“The intellectual rigor and perseverance exhibited by this year’s laureates greatly extended the medical research community’s knowledge of cell biology, led to new surgical techniques that prevented many deaths, and provided a deeper understanding of genetics across generations of scientists worldwide,” Maria Freire, PhD, president of the Lasker Foundation, said in a statement. “With determination and verve, they boldly pursued new paths of inquiry that have benefited all mankind.”
23andMe — the company helping individuals interpret their own DNA — is hosting a Capitol Hill briefing September 13 that will focus on the role of crowd-sourcing as it relates to the future of research on Parkinson’s disease.
The event will be held from noon to 1 p.m. at the House Visitors Center, Room 201.
Speakers include Maryum Ali, daughter of legendary boxer Muhammad Ali and a Parkinson’s activist; former astronaut Rich Clifford, a Parkinson’s activist and patient; and Anne Wojcicki, co-founder and CEO of 23andMe.
Crowd-sourcing has proven to be a successful method of researching Parkinson’s; 23andMe discovered two new genes associated with Parkinson’s using just this approach. It and other groups, like the Ali family and the Michael J. Fox Foundation, have also made significant gains in research using crowd-sourcing. And with the current burden of Parkinson’s — 500,000 people diagnosed, a total cost to the U.S. of more than $6 billion per year — only expected to increase as Baby Boomers age, any advances in research on Parkinson’s is welcome.
To learn more about the event or to RSVP, contact Darren Willcox at DW@WStrategies.com.
As reported in the Washington Post, the number of West Nile virus cases in the U.S. is on the rise. Traditionally a disease that affects people in Africa, the Middle East and Asia, 48 states in the U.S. have reported cases in 2012 alone. Nearly 2,000 cases and 87 deaths, including one Wednesday in DC, have been reported overall. The West Nile virus, a neglected tropical disease or NTD, can cause flu-like symptoms or, in severe cases, even brain damage.
Peter Hotez, MD, PhD, director of the Texas-based product development partnership Sabin Vaccine Institute, recently wrote a New York Times op-ed addressing the increasing thread of West Nile right here in the U.S., “Tropical Disease: The New Plague of Poverty.” As Hotez points out, West Nile is just one of several NTDs that have a presence in the United States. Dengue fever, another virus transmitted through mosquitoes, has been reported in Texas, Florida and Hawaii. A recent estimate finds that 300,000 individuals in the U.S. have Chagas disease, an infection transmitted through insects that can cause heart failure and even sudden death. These NTDs pose an immediate threat to the health of Americans, particularly in impoverished areas of the South where poorer sanitation and drainage systems allow NTD “carriers” to thrive.
NTDs can go undocumented for long periods of time, can be extremely debilitating and have inflicted a large toll on peoples’ health and economic stability around the world. NTDs paint an increasingly troubling picture for American health. Toxic and ineffective, or in some cases no treatments, exist for many of these NTDs, and better surveillance and monitoring is desperately needed. With little financial incentive, private companies are reluctant to invest in this research. However, there is hope. Federally funded researchers at the National Institutes of Health have identified a new drug that has the potential to treat Chagas disease. Additional clinical trials will determine its safety and efficacy for widespread use. Bloomberg recently reported that another PDP, the Dengue Vaccine Initiative, has developed four dengue vaccines that are currently undergoing clinical trials. Continuing to fund this type of research and development is critical to ensuring that the promise of these vaccines becomes a reality.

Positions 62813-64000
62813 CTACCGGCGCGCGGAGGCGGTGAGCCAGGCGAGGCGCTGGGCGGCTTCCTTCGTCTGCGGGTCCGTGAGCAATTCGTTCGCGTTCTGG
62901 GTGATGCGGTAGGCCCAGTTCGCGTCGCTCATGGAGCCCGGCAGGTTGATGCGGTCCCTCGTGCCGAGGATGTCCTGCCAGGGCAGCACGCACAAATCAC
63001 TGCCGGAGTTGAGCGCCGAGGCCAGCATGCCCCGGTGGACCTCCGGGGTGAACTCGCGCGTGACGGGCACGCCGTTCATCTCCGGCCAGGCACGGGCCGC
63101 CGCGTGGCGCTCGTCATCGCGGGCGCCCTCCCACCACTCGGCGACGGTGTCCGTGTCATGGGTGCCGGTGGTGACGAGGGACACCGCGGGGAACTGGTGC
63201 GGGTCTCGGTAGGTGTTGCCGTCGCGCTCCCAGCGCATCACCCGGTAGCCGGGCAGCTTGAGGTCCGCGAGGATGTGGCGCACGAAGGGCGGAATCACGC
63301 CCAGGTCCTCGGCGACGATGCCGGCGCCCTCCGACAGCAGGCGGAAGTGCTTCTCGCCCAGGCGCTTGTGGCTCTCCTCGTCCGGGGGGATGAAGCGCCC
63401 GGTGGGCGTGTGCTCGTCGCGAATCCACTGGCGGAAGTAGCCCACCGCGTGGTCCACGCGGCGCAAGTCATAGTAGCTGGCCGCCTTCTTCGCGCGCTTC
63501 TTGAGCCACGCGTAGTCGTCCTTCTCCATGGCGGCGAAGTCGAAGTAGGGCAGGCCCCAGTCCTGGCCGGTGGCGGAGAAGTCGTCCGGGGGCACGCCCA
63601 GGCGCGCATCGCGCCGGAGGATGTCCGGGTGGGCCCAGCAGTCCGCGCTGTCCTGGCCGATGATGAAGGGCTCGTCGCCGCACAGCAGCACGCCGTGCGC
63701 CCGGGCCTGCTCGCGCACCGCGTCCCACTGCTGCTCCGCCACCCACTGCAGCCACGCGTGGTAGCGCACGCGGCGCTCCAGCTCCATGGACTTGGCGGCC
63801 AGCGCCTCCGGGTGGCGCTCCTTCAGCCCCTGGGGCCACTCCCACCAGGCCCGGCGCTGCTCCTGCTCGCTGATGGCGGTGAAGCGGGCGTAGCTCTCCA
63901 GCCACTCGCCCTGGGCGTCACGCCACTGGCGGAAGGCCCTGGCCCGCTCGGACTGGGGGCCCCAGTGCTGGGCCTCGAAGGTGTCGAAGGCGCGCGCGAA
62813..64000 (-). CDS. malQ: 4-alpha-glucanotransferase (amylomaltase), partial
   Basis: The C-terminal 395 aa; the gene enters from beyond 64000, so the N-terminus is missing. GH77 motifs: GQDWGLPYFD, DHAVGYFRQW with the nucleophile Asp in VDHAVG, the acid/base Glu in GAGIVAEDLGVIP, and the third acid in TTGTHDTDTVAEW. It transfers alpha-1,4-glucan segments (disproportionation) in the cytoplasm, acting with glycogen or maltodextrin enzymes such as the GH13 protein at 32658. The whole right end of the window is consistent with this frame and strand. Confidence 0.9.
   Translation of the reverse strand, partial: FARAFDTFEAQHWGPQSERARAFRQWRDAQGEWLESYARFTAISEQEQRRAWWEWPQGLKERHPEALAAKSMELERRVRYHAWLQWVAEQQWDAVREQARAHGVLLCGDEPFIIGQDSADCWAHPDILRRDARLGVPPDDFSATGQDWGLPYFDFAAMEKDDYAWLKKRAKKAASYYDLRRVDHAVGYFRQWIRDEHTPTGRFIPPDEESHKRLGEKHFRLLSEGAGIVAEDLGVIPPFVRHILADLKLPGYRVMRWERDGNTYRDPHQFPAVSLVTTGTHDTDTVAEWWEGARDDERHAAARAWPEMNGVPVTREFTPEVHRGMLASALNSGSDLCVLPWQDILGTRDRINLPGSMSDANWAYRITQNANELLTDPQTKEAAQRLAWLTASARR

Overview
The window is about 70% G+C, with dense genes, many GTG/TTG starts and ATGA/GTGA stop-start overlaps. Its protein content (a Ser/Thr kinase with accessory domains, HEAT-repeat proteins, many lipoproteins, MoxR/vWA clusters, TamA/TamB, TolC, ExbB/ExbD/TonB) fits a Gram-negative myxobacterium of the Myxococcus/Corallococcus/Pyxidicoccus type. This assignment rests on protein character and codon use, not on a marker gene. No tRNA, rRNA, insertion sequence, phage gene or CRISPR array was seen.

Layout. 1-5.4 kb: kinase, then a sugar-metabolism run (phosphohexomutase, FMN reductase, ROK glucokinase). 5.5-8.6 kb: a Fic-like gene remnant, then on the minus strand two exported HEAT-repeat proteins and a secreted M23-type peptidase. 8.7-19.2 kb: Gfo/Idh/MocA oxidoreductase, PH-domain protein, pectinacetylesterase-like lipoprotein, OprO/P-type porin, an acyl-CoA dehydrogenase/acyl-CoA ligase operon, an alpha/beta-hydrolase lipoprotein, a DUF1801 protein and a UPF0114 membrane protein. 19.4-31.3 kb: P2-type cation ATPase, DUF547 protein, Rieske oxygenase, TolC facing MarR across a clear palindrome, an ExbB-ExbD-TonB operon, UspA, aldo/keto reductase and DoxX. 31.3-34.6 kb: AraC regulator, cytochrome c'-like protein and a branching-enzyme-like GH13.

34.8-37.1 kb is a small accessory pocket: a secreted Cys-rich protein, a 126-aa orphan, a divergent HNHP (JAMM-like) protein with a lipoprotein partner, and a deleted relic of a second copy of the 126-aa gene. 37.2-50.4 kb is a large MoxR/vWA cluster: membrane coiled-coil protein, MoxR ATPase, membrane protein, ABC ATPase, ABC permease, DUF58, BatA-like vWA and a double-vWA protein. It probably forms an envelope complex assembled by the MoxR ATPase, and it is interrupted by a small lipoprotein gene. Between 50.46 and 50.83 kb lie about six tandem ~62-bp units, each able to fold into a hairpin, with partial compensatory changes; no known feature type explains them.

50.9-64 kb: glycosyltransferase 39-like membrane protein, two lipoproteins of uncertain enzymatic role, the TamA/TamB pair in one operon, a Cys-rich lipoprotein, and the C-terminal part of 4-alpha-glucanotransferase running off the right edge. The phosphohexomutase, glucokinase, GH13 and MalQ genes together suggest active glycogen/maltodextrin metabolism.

In an effort to raise awareness about the importance of funding for NTD research, Research!America hosted a joint forum this summer entitled “Global Health Research and Development and the Hidden Burden of Neglected Tropical Diseases in Texas.” Additional support, including robust federal funding, will result in new prevention and treatment methods that are urgently needed not only to improve the health of individuals around the world, but right here in our own backyards. Please let your congressional representative know that even in today’s tough economic environment, funding for global health and NTD research must be a higher national priority.
A video of Research!America’s Texas forum on neglected tropical diseases is available here.
A recent unsigned editorial by Bloomberg View restates what we’ve been saying for some time: Americans are not immune from global health problems.
The editorial focuses on West Nile virus and dengue, though there are certainly other diseases and conditions that were worthy of inclusion.
Worldwide travel means diseases are more transmissible than ever, and climate change gives disease-carrying mosquitoes more hospitable climates, the editorial notes. And a lack of treatments exacerbates the problem.
“Patients receive acetaminophen for fever and pain, fluids if they are dehydrated, and get-well wishes,” the editorial states. “No vaccines, no cures and no specific medicines exist to prevent or treat dengue or West Nile.”
The editorial lauds the National Institutes of Health for its focus on disease research that remains unattractive to industry and product development partnerships that have allowed new therapies to come to market.
“Although the U.S. is the largest funder of neglected-disease research, its spending declined 5.1 percent in 2010, according to an annual survey conducted by the research group Policy Cures,” the editorial concludes. “As the U.S. outbreaks of West Nile and dengue show, this spending is now a vital investment in the health of American citizens.”